WebLogic 8.1/Grinder Load Test - Execute Queue ThreadCount vs. max-beans-in-free-pool and max-beans-in-cache
This study shows the relationship of Execute Queue ThreadCount and max-beans-in-free-pool and max-beans-in-cache
These tests used values of 10, 15, and 20 for both max-bean- parameters to measure their effect on Success and Error transactions where workload threads were varied over a range of 5 to 40 and Execute Queue ThreadCount from 5 to 25.
The bean managed banking application used 10 account beans per client. A separate machine hosted a MySQL server.
JDBC Connection Pool MaxCapacity was set at 30 beans.
Four performance statistics, Test per Second (TPS), Response Time (Mean Time), number of Successful Tests and number of Errors, are compared graphically across the range of workload threads labeled X1:Grinder_Threads on the x-axis.
For max-beans-in-cache and max-beans-in-free-pool set at 15, this chart shows that errors begin to occur at 20 workload threads for Execute Queue ThreadCount at 15 and above. At an Execute Queue ThreadCount of 25, there are hundreds of errors, which causes the superimposed TPS and Successful Tests curves to drop off increasingly from 25 workload threads and higher.
Stepping through the Execute Queue ThreadCount settings
The Java 1.7 Plug-In Applet Viewer is configured to plot Grinder TPS, Mean Time, Successful Tests and Errors over the tested range of Grinder workload threads. JDBC Connection Pool MaxCapacity is set at 30 beans.
Execute Queue ThreadCount is pre-selected as a secondary X-axis variable and varies over its complete range producing a family of curves.
To manually cause the values of the performance statistics to change with increasing Execute Queue ThreadCount,
use the viewer controls in the left pane as follows:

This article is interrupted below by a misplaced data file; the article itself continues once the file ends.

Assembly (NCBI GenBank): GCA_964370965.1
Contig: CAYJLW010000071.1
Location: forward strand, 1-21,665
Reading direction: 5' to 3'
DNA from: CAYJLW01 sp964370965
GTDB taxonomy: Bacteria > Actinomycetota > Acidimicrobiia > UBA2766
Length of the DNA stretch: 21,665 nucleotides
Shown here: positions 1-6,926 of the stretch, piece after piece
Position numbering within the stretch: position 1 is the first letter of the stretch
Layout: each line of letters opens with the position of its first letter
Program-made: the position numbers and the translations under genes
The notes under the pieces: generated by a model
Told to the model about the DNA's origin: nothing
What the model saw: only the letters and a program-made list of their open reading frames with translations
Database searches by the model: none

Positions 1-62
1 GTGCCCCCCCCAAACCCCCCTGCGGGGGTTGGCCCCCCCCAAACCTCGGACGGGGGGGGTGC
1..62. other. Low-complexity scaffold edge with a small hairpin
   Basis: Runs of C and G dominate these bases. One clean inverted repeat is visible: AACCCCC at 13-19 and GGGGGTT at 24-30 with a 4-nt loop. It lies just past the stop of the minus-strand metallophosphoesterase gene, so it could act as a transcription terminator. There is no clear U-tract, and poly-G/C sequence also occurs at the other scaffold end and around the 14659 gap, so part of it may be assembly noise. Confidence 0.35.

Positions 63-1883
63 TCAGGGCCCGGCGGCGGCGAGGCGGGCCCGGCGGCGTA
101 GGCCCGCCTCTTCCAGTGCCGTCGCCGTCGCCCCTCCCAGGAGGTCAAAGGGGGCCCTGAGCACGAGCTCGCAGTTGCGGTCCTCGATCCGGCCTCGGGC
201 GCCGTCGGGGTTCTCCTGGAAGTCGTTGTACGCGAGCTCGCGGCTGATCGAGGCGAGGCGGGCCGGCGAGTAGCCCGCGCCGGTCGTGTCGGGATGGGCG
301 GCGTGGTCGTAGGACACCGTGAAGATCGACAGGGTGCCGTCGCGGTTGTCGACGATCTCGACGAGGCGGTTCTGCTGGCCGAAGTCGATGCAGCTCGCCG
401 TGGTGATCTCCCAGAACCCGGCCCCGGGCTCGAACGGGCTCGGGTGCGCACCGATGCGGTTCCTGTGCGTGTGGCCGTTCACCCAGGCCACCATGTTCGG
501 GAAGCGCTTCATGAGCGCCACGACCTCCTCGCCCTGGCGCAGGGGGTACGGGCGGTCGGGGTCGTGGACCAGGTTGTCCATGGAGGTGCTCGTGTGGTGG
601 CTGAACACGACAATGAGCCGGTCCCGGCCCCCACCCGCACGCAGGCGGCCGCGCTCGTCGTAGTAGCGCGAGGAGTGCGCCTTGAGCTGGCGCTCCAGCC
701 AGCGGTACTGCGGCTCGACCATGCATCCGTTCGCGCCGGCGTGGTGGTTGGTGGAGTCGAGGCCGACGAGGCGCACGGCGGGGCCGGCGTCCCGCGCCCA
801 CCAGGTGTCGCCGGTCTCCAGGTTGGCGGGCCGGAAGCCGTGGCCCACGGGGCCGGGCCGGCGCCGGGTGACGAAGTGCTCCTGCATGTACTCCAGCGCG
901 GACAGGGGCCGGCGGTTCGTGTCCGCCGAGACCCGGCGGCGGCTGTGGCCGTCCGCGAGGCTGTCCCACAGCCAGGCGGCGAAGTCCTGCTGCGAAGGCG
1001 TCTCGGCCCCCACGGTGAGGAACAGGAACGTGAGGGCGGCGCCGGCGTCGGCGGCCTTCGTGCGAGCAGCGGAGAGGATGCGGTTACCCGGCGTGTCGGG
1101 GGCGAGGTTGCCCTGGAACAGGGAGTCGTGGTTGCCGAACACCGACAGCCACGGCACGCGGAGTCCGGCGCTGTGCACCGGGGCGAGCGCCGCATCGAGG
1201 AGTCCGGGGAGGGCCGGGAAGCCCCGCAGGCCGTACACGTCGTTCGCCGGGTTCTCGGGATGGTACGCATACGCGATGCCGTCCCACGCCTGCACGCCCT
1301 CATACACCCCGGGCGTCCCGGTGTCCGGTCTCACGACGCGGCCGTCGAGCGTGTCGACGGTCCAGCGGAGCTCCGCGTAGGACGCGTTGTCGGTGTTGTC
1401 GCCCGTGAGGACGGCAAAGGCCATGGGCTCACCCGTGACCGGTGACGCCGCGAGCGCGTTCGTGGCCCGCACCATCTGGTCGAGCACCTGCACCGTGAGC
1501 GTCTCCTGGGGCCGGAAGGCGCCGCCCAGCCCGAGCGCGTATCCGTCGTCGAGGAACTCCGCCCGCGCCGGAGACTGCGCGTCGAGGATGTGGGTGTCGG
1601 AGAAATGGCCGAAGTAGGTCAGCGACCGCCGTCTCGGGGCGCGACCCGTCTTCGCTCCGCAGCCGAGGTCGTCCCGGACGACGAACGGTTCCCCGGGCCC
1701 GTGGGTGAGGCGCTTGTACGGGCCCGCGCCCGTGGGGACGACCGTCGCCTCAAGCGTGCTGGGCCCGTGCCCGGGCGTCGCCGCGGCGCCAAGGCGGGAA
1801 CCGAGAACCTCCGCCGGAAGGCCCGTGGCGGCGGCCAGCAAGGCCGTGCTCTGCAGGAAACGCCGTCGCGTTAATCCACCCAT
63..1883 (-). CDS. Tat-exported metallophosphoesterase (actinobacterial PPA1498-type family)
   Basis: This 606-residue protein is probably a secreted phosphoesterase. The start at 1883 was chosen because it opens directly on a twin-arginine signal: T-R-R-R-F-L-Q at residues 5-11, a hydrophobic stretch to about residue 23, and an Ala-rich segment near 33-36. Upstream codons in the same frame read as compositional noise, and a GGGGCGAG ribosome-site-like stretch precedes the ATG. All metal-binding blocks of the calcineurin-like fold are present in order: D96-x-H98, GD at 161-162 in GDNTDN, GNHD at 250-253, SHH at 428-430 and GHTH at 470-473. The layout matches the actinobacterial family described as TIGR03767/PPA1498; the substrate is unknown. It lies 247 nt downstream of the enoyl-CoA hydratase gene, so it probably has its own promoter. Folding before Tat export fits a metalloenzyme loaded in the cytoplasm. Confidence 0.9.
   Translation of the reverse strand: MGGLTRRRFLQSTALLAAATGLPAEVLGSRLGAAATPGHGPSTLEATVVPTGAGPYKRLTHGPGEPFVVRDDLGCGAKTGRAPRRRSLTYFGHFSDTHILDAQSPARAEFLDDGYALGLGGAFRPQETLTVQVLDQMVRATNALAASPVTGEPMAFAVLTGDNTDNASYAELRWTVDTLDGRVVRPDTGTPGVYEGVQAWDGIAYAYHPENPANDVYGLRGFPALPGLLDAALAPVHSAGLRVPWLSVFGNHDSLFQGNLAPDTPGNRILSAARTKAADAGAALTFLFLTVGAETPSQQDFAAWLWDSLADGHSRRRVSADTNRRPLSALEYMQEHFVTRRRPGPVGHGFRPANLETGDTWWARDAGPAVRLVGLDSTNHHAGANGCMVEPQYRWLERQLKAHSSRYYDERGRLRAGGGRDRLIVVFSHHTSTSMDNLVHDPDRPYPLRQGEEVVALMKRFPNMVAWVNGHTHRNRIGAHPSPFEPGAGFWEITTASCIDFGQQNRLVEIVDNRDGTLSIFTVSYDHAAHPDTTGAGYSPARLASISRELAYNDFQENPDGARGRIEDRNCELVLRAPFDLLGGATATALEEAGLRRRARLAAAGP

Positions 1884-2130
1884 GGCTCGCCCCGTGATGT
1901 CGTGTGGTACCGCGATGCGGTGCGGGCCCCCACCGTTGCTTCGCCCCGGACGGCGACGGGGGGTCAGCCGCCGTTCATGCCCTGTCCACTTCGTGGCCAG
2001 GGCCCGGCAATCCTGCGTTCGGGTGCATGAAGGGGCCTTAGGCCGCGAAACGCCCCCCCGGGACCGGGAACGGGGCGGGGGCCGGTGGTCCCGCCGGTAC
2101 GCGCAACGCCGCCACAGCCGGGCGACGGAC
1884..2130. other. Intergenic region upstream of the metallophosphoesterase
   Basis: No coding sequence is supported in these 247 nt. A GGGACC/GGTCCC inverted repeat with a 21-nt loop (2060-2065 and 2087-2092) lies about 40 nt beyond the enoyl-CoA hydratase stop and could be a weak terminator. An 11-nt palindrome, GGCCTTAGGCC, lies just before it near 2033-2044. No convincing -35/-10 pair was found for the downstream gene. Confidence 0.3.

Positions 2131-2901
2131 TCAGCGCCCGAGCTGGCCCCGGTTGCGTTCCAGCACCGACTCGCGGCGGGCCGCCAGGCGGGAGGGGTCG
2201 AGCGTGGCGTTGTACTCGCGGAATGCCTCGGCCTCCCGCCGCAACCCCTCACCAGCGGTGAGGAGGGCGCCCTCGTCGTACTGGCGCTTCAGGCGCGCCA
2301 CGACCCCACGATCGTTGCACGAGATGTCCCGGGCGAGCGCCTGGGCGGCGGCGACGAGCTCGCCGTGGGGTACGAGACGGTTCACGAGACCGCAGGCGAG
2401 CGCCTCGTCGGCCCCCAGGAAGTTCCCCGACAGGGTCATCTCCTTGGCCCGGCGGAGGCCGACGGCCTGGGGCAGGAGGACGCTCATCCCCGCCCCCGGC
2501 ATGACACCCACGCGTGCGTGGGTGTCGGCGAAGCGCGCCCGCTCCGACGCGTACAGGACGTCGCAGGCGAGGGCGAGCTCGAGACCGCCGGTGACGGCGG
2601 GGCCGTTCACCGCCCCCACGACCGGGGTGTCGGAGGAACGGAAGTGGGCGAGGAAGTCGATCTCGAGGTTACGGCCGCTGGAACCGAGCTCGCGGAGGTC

Un-check Animate. (This checkbox is not available with the non-JFreeChart version of the applet).
Un-Check AutoScale. This freezes the Y axis scaling so that curves will move up and down within the frame with changing performance.
Select the X2 radio button and click on the highlighted Input Parameter label, "X2: weblogic.kernel.Default_ThreadCount" to toggle off its selection as a secondary X-axis variable.
Select the X2+/- radio button. This mode allows non-selected Input Parameter values to be changed.
You are ready to scan through Execute Queue ThreadCount settings, so take note of the first set of performance curves for Execute Queue ThreadCount set at 5.
Click the primary (Left?) mouse button once over the same Input Parameter label as in step 3, which is now labeled "weblogic.kernel.Default_ThreadCount:5" to change the Execute Queue ThreadCount from 5 to 10.
Notice in the new sets of TPS and Mean Time curves that performance improved and that no significant Errors were introduced at all workload thread levels.
To see this change again, toggle Execute Queue threadCount levels back and forth by alternately clicking the right and left mouse buttons on the weblogic.kernel.Default_ThreadCount label, ending with a Execute Queue ThreadCount of 10.
Click the primary mouse button TWICE again over the same weblogic.kernel.Default_ThreadCount label
to change from 10 to 15 to 20 threads. Notice that TPS and Mean Time performance improves again, but now
there are around 75 Errors at the 30, 35 and 40 workload thread levels.
Repeat once more to increase Execute Queue ThreadCount to 25 threads and notice that Errors have jumped to
250 at the 40 workload threads level, which has caused the TPS performance to drop in this range of the high error rates.